Government Matters – Part 1

in ‘White Papers’, Reports, Articles

On a regular minicab journey the conversation turned from the expected. The driver said he no longer took any notice of statistics in newspapers because they were misleading, confusing, contradictory or wrong.

And this under formally educated, person in the street is right: statistics are mis-read, mis-interpreted and mis-used by most in pursuit of a public point. Causality confused with correlation, a mean given universal meaning, the absolute paraded when life is about comparison, a droplet sample extrapolated to truths about the ocean, an inference converted to an answer. All of this the minicab driver had seen through. A voter making a very sophisticated judgement beyond that with which he/she is credited: far more sophisticated than 90% of the politico-media community. As ideology, prejudice and sectional interest recede as bases for assessing governmental performance, so reality comes to the fore. Voters look at what positive and negative change has actually happened with increasing accuracy. The surrounding ‘necessary but not sufficient, understandable but amazing’ knock-about of party political debate, of editorial prejudice and inaccuracy, of dirty tricks and of spin has surprisingly little impact unless one side or other neglects its defence completely.

Judging Government

The electorate keeps a scoresheet. All organisations from a supermarket to a children’s charity are continually being judged, invariably on imperfect information but usually with remarkable accuracy. Perception is often behind reality, but catches on quite quickly. Think of Railtrack or Tesco or Amazon.com. Government is the same.

My summary perceptual score is of several major ticks, several major crosses and several major waits. Today’s consumers (as well as being citizens we are customers of government) are harsh judges of their supplying organisations. Promises, starts and work-in-progress count for very little relative to actual change. These judgements apply equally to business and to government. In this sense, government is not regarded as a preferred supplier deserving of kid-glove treatment. Travel broadens the electorate’s mind: the benchmark of performance is increasingly international rather than national, and this benchmark moves ever upward.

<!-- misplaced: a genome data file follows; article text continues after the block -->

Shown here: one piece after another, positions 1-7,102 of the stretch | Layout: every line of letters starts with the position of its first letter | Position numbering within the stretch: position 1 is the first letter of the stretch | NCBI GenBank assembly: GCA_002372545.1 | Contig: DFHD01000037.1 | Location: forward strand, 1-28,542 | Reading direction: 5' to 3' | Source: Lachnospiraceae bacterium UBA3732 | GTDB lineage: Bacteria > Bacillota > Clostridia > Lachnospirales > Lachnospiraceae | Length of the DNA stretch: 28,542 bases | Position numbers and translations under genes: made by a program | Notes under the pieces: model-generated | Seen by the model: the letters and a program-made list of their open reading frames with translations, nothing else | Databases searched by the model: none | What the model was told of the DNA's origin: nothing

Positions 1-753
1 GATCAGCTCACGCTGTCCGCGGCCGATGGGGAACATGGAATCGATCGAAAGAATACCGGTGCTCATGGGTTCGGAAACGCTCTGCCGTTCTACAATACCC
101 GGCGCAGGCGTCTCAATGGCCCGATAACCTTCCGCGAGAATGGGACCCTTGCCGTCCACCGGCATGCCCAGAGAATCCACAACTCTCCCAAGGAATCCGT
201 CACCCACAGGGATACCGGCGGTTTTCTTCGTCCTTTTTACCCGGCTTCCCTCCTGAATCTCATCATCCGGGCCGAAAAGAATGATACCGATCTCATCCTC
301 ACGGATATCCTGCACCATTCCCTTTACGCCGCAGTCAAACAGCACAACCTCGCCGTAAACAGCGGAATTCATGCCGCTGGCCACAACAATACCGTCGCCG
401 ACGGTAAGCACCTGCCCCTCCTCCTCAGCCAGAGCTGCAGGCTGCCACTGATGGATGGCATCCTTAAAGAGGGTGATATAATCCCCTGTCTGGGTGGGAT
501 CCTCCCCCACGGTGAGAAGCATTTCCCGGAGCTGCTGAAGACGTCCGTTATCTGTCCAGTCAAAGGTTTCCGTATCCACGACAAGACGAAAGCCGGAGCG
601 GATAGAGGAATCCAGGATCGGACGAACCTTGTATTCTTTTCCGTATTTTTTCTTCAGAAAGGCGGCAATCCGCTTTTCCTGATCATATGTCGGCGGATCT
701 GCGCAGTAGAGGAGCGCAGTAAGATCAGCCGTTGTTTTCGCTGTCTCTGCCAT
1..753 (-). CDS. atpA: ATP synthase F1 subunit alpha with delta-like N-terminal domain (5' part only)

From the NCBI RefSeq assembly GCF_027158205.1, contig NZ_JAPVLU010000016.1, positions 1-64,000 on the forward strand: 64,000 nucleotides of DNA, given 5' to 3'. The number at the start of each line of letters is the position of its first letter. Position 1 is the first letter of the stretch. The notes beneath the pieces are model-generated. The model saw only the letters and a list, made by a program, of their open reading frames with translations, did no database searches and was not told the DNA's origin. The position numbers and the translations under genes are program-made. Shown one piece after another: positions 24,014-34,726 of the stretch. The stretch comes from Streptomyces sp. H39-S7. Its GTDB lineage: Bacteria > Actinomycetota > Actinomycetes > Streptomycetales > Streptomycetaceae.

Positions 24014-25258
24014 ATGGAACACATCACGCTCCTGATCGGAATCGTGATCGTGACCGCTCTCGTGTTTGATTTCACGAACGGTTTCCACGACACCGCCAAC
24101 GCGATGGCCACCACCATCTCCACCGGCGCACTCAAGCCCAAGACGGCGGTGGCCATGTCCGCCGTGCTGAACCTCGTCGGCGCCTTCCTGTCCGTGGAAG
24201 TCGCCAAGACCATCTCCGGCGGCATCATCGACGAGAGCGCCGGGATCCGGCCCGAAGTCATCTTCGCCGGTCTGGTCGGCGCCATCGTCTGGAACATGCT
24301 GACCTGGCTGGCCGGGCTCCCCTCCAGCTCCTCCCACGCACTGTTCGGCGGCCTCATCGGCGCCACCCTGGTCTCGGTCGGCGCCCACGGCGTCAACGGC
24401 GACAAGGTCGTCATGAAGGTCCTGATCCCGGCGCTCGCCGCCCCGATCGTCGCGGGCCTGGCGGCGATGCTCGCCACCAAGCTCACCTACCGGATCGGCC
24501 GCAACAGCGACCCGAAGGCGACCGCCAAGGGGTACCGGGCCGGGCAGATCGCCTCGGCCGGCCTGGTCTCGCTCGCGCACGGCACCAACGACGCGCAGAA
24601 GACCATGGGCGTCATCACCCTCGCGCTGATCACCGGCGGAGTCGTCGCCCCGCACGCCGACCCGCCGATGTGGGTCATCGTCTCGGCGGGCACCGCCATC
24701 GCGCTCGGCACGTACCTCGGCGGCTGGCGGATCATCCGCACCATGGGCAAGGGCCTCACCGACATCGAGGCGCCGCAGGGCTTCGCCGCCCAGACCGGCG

The Three Ages

The age of prejudice is ending: what works is what matters above the stimulus of base instincts. The Conservative Party is still working to resurrect prejudice as a vote determinant, dragging the debate back to the past. But throughout the land, our guts are becoming less significant in this arena.

The age of scepticism is here: scepticism of the managements of all large organisations, behaving in unaccountable ways, pretending brown is red and believing the public cannot spot real performance. Mummy is no longer credited with knowing best. Collusion scores negative marks, too.

The age of knowledge is power is here too: power not for the individual to dominate, but power for all. Mass transportation communications represented a locational liberation for nearly everyone. Mass knowledge communications represents the latest surge for freedom, with information available on all sides – a challenge to the established sources of news as much to government and others. A chief operator of world capitalism, Martin Sorrell, head of WPP one of the largest advertising and marketing agencies, said at a recent conference “the web is the most socialistic and communistic phenomenon we have ever seen. What Russia and China failed to do, the web has done”.